Clinical Discovery



Clinical Discovery Program


The purpose of the Clinical Discovery Program is to rapidly translate and test novel diagnostic and therapeutic approaches from bench to bedside. This Program focuses primarily on technologies previously developed at CSB but also applies other new technologies as they are related to human biology. The primary fields of interest are currently in cancer dx, clinical imaging and systems analyses. Investigators in this program are practicing clinician scientists from Massachusetts General Hospital and collaborators from other Harvard Medical School teaching hospitals. The program is primarily funded through grants from NIH.

Recent Publications (more...)

Malka R, Nathan DM, Higgins JM
Mechanistic modeling of hemoglobin glycation and red blood cell kinetics enables personalized diabetes monitoring
Sci Transl Med. 2016;8:359ra130 - PMID: 27708063
Global Cardiovascular Magnetic Resonance Registry (GCMR) Investigators, Kwong RY, Petersen SE, Schulz-Menger J, Arai AE, Bingham SE, Chen Y, Choi YL, Cury RC, Ferreira VM, Flamm SD, Steel K, Bandettini WP, Martin ET, Nallamshetty L, Neubauer S, Raman SV, Schelbert EB, Valeti US, Cao JJ, Reichek N, Young AA, Fexon L, Pivovarov M, Ferrari VA, Simonetti OP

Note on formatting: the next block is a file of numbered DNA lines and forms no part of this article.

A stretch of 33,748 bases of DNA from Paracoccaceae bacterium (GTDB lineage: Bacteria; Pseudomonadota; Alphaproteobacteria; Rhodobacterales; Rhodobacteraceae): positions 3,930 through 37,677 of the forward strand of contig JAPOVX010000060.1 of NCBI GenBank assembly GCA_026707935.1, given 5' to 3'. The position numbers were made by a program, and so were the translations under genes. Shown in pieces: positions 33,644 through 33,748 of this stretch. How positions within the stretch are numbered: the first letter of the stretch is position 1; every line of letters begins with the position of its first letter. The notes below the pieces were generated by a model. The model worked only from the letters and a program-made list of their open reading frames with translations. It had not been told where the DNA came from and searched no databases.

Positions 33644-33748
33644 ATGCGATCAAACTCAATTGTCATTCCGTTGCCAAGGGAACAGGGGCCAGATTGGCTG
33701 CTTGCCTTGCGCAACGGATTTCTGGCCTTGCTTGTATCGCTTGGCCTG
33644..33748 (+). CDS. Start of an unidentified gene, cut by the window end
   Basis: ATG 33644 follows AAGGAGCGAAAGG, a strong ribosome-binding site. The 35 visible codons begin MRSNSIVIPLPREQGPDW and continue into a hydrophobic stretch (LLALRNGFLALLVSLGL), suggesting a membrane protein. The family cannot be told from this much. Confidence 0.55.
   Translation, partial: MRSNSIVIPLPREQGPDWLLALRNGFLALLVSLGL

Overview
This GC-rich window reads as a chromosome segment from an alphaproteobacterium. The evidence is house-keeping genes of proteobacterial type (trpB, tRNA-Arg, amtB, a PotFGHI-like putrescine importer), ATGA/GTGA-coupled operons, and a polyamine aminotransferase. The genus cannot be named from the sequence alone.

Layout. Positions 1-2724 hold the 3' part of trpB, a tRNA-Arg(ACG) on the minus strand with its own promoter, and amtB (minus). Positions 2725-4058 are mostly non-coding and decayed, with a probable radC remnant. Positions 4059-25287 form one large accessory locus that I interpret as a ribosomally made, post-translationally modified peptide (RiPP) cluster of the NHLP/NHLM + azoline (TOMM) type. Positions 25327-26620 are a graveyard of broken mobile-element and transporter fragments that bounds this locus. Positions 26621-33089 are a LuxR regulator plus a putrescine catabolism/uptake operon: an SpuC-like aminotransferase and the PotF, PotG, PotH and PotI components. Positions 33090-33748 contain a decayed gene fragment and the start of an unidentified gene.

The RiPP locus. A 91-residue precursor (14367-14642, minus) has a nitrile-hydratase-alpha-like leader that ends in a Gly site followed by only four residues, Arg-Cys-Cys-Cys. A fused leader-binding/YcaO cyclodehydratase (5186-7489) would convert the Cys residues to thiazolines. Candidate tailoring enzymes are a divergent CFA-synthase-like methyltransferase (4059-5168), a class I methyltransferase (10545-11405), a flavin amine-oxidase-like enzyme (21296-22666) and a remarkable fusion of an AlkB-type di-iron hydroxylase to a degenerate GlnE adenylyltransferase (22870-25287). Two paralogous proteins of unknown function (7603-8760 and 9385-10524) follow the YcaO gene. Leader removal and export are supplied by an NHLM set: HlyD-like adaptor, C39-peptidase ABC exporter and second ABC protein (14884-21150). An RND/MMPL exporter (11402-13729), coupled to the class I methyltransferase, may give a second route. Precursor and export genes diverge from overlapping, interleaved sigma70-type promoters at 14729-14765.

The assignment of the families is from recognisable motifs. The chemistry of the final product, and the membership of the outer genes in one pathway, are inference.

The global cardiovascular magnetic resonance registry (GCMR) of the society for cardiovascular magnetic resonance (SCMR): its goals, rationale, data infrastructure, and current developments.
J Cardiovasc Magn Reson. 2017;19(1):23 - PMID: 28187739 - PMCID: PMC5303267

Recent News (more...)

2013-12-30: Mukesh G. Harisinghani, MD, has been promoted to Professor of Radiology, Harvard Medical School. Congratulations Mukesh!
2012-11-28: Sandeep Hedgire, MD receives the Cum Laude award for his education exhibit at the 98th Scientific Assembly and Annual Meeting of the Radiological Society of North America.
2009-08-08: New Boston Museum of Science's Virtual Exhibit features work of Drs. Weissleder and Harisinghani on the design of a clinical trial to determine how iron-oxide nanoparticles could enhance a diagnostic image produced by an MRI machine to the extent that the spread of cancer could be accurately assessed.